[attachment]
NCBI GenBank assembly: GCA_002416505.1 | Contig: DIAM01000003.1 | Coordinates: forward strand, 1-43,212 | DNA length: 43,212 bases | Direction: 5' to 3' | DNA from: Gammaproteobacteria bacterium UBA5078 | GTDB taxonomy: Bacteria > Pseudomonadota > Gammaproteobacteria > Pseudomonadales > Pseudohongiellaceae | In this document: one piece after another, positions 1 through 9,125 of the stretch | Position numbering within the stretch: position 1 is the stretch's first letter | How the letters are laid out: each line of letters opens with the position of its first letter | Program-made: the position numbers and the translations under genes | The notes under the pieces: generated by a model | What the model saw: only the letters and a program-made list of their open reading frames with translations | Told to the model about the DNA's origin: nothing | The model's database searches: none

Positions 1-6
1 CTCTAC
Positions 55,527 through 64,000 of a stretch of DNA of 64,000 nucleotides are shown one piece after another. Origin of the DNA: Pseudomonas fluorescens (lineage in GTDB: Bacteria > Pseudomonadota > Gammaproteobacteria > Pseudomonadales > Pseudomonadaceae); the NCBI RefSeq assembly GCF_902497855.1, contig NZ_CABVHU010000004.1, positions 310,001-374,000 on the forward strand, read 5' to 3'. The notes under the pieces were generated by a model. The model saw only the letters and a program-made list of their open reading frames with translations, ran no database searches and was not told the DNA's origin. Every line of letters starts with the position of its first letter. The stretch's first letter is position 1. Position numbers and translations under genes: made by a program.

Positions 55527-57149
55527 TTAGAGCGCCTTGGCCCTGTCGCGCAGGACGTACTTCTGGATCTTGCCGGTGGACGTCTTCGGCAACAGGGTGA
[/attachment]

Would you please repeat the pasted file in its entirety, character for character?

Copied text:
NCBI GenBank assembly: GCA_002416505.1 | Contig: DIAM01000003.1 | Coordinates: forward strand, 1-43,212 | DNA length: 43,212 bases | Direction: 5' to 3' | DNA from: Gammaproteobacteria bacterium UBA5078 | GTDB taxonomy: Bacteria > Pseudomonadota > Gammaproteobacteria > Pseudomonadales > Pseudohongiellaceae | In this document: one piece after another, positions 1 through 9,125 of the stretch | Position numbering within the stretch: position 1 is the stretch's first letter | How the letters are laid out: each line of letters opens with the position of its first letter | Program-made: the position numbers and the translations under genes | The notes under the pieces: generated by a model | What the model saw: only the letters and a program-made list of their open reading frames with translations | Told to the model about the DNA's origin: nothing | The model's database searches: none

Positions 1-6
1 CTCTAC
Positions 55,527 through 64,000 of a stretch of DNA of 64,000 nucleotides are shown one piece after another. Origin of the DNA: Pseudomonas fluorescens (lineage in GTDB: Bacteria > Pseudomonadota > Gammaproteobacteria > Pseudomonadales > Pseudomonadaceae); the NCBI RefSeq assembly GCF_902497855.1, contig NZ_CABVHU010000004.1, positions 310,001-374,000 on the forward strand, read 5' to 3'. The notes under the pieces were generated by a model. The model saw only the letters and a program-made list of their open reading frames with translations, ran no database searches and was not told the DNA's origin. Every line of letters starts with the position of its first letter. The stretch's first letter is position 1. Position numbers and translations under genes: made by a program.

Positions 55527-57149
55527 TTAGAGCGCCTTGGCCCTGTCGCGCAGGACGTACTTCTGGATCTTGCCGGTGGACGTCTTCGGCAACAGGGTGA